Last Updated: Friday - 09/24/2010
Week of November 17, 2008
Congo atrocities prompt appeal for peace
Pope condemns systematic violence and deaths of innocent people
By Catholic News Service
“A real humanitarian drama is unfolding before our eyes and can leave no one indifferent.”
- Congolese bishops
During a Nov. 7 press conference, the Canadian Catholic aid agency Development and Peace joined several other aid agencies in urging Canada to intervene in the conflict.
“Massive displacements, arbitrary assassinations, pillage, torture, kidnapping and an undetermined number of rapes have happened in Congo,” said Gaelle Breton-Le Goff of the Montreal-based Coalition for Women’s Human Rights in Conflict Situations.
Eastern Congo’s proximity to Rwanda and the region’s mineral wealth have contributed to the ongoing violence in the region. The 1994 ethnic genocide of Tutsis by Hutus in Rwanda spilled over into Congo, and since then Rwandan rebels and Tutsi militants have been fighting the Congolese army, despite a cease-fire signed in January.
The hostilities have caused thousands of deaths and displaced more than 200,000 civilians who currently are fleeing south from the violence in the area north of Goma.
Eleonore Fournier-Tombs, communications officer for Development and Peace in Canada, said the agency plans to engage in long-term development in the region to “create alternatives for young soldiers and rebuild the livelihoods of the displaced.” Meanwhile, the Congolese bishops’ conference urged the international community to pressure Congolese armed groups to “respect the commitments” they have made and the Congolese government to re-establish peace in the country.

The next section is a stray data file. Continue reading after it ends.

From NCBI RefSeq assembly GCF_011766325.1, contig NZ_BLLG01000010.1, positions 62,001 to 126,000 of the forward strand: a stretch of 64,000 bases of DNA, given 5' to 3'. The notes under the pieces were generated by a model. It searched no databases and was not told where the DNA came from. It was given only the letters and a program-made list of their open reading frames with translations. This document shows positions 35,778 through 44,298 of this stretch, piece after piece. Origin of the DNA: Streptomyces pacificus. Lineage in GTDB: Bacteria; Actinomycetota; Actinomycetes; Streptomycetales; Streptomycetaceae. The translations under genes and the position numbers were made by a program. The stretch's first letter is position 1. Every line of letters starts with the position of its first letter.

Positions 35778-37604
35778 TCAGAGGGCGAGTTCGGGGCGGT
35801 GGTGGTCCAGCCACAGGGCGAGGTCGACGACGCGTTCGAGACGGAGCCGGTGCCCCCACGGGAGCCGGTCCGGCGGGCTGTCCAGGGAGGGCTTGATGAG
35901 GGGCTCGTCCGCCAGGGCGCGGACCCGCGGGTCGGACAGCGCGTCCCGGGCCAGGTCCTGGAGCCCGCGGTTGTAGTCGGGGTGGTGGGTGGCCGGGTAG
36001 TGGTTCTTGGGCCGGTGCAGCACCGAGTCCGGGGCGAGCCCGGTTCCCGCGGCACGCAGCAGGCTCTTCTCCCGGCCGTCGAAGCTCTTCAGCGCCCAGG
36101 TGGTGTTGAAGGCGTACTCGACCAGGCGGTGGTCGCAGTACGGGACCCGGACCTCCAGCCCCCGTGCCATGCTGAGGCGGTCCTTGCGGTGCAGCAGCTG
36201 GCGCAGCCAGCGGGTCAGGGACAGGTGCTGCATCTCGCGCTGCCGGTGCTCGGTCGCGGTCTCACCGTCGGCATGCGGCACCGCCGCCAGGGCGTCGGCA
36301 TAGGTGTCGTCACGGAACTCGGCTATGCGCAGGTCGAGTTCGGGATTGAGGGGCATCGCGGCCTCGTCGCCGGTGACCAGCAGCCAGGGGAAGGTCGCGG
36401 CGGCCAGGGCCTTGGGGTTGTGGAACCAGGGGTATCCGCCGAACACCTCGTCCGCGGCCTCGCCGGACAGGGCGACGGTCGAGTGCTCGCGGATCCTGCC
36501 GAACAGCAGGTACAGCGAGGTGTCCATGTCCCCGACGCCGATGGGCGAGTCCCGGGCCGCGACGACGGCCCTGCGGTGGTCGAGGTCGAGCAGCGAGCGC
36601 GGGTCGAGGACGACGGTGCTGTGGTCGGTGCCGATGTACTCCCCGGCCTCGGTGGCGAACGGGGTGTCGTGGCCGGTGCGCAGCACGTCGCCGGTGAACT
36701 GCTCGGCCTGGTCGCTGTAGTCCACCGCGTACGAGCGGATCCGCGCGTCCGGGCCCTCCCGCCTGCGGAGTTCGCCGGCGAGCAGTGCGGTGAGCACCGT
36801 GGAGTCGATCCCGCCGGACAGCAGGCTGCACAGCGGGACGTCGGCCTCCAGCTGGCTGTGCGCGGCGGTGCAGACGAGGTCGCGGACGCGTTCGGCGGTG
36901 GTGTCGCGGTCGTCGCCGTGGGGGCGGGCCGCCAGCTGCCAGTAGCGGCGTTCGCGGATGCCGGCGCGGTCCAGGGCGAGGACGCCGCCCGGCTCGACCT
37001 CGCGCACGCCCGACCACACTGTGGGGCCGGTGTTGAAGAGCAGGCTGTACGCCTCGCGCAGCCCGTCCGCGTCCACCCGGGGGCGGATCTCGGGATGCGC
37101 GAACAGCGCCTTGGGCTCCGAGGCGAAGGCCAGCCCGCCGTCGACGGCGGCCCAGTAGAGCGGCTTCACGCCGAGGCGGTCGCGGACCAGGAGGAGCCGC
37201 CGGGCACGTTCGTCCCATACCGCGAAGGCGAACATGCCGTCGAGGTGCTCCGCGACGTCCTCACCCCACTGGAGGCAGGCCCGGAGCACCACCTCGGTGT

“A real humanitarian drama is unfolding before our eyes and can leave no one indifferent,” said the bishops.
The bishops noted that, in addition to the displacement of thousands of civilians, children have been kidnapped and forced to enroll in Laurent Nkunda’s rebel movement of Congolese Tutsis known as the Banyamulenge.
Nkunda, who deserted the Congolese army in 2003 and formed his own rebel group, claims he is defending the Banyamulenge against further attacks by Rwandan Hutus.
The Rwandan Hutus participated in the Rwandan genocide.
But the Congolese bishops said they fear “that these recurring wars in the east and northeast are being used as a screen to cover up the pillage of natural resources, because the fighting is carrying on in places where natural resources are exploited and where certain people would like to continue illegal exploitation.”
The United Nations and a broad range of international human rights groups have linked the war in Congo to an illegal trade in minerals, including gold, coltan and tantalite, the mineral that is used to make cell phones and laptop computers.
Various armed groups vie for control of the mines, and the continued unregulated mining activities fuel the war between the different armed groups, including the official Congolese army.
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